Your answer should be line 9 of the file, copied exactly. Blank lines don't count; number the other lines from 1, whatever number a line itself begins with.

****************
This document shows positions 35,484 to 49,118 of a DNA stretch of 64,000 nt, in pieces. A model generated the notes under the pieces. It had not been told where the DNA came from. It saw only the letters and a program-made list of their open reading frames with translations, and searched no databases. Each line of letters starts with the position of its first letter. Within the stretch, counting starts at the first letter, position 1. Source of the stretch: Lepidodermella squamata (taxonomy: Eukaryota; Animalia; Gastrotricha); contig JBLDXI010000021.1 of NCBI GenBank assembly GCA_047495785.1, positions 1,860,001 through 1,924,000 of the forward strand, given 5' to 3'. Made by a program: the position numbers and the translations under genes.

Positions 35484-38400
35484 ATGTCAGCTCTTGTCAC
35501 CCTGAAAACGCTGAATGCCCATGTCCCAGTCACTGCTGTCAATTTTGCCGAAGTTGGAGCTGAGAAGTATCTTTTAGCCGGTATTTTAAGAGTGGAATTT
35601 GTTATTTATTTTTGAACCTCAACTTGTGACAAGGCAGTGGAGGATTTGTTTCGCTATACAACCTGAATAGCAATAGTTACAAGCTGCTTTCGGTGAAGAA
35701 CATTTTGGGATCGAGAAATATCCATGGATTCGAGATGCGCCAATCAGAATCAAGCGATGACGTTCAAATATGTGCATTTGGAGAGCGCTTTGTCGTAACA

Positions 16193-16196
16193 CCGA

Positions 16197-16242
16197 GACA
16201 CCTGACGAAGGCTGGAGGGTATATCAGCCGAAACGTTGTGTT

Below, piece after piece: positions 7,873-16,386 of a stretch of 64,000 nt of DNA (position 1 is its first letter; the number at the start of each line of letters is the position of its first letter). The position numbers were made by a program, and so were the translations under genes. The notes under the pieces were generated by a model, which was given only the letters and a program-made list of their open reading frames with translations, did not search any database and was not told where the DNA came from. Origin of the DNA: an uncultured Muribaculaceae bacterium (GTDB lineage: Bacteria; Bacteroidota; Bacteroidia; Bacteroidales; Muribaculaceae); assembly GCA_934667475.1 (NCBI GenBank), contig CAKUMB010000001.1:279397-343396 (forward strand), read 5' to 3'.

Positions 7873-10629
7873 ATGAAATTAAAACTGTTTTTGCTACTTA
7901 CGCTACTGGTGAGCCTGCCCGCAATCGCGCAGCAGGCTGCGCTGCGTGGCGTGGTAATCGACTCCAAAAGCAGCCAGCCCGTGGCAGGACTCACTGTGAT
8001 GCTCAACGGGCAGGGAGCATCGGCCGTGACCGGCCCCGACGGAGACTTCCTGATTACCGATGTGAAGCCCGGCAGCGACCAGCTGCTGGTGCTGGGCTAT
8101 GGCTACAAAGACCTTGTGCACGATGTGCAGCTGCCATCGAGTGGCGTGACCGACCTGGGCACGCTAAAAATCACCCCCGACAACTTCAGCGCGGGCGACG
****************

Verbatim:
Positions 16197-16242